Light showers and cooler temperatures forecast for the next week will bring welcome relief to drought-stressed corn and soybean crops in the U.S. Midwest but serious damage has already been done to crops, an agricultural meteorologist said on Monday.
"It's an improvement and will probably slow deterioration but I don't see any huge improvement either," said John Dee, meteorologist for Global Weather Monitoring.
Dee said from 0.20 inch to 0.60 inch of rain with isolated heavier amounts fell over the weekend in Minnesota, Iowa, Wisconsin and Illinois. Similar rainfall is expected on Monday in Michigan, Indiana and Ohio and from late Wednesday into Friday about 85 percent of the Midwest can expect from 0.30 inch to 0.80 inch of rain.
"Temperatures will be more comfortable with highs in the 80s (degrees Fahrenheit) in the north and the low 90s F in the south," Dee said.
Dee and other crop experts said the U.S. corn crop was already harmed beyond by the summer's heat but some of the late planted soy may be helped. "It will allow some of the filling or pod setting soybeans to develop but the damage has been done to the corn crop," he said.
Commodity Weather Group (CWG) on Monday said nearly one-third of the Midwest soybean crop remained under stress from lack of moisture and the soybean area stressed by drought may expand slightly over the next 10 days.
Parts of central Illinois, Missouri, Nebraska, western Iowa, southern Wisconsin, southwestern Minnesota and southern South Dakota will be most prone to stress, CWG said.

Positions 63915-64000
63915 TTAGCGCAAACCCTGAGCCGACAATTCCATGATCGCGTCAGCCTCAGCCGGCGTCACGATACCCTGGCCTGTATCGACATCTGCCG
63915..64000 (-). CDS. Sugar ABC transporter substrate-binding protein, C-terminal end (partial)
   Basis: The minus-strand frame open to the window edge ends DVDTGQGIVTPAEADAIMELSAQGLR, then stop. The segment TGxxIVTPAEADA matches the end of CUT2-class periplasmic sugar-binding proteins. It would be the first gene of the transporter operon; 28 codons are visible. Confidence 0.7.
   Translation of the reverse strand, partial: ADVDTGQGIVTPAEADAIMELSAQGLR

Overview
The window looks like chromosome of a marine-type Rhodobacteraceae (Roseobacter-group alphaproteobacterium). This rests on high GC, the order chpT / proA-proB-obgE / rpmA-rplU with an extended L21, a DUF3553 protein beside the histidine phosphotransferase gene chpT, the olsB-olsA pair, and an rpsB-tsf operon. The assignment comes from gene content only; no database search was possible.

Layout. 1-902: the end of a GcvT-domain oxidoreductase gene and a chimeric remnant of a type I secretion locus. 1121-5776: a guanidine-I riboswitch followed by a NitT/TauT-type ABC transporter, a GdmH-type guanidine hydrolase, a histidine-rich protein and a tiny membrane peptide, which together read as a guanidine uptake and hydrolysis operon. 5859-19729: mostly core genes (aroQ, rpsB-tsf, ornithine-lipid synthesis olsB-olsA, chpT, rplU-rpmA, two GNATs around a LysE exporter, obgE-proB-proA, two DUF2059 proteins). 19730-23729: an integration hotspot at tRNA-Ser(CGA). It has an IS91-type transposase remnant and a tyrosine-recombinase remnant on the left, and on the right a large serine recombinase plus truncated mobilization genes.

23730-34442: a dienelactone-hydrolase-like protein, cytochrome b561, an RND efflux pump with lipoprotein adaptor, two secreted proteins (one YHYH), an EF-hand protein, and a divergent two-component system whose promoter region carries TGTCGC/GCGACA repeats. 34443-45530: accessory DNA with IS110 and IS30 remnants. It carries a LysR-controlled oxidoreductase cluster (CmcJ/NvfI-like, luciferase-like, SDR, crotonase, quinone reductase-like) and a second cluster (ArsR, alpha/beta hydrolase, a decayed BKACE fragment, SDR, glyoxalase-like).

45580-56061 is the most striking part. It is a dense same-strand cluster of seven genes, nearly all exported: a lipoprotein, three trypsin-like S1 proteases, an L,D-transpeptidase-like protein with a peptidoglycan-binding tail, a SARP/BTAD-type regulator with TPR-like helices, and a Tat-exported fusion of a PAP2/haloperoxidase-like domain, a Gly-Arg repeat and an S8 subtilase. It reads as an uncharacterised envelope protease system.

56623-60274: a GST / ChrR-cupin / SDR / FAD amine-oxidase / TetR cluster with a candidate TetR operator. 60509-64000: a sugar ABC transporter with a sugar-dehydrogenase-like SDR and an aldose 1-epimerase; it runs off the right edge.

Also, nearly half of the Delta in the lower Mississippi crop region remains unfavorably dry for late growth in dryland areas, but rains are expected to expand from late this week into late August and will ease moisture deficits, according to CWG.
As the worst drought in over a half century took its toll, investors went on a buying spree, boosting corn prices by more than 50 percent from late May to record highs above $8 per bushel. The U.S. government on Friday released fresh crop data showing deep cuts for this year's corn and oilseed output as the drought spread through America's breadbasket.
Now, an early autumn cool down is coming following the summer of relentless heat that brought almost daily 100 F-plus readings to much of the crop belt and harming everything from corn to cattle.
The U.S. Department of Agriculture (USDA) on Friday released a shocking report showing just how bad the corn and soybean crops have been hurt during the historic drought that some were beginning to compare with the dust bowl days of the 1930's.
USDA said this year's corn crop would fall below 11.0 billion bushels for the first time in six years and the number of bushels yielded per acre was a 17-year low. Soybean production was forecast at a five year low and soy yield per acre nearly a 10-year low.
The sharp cuts in crop output even filtered into the precious metals markets, boosting gold as worries about higher food prices enhanced its allure as an inflation hedge.
Analysts and crop experts said further cuts may be seen in future reports.
(Reporting By Sam Nelson; Editing by Alden Bentley)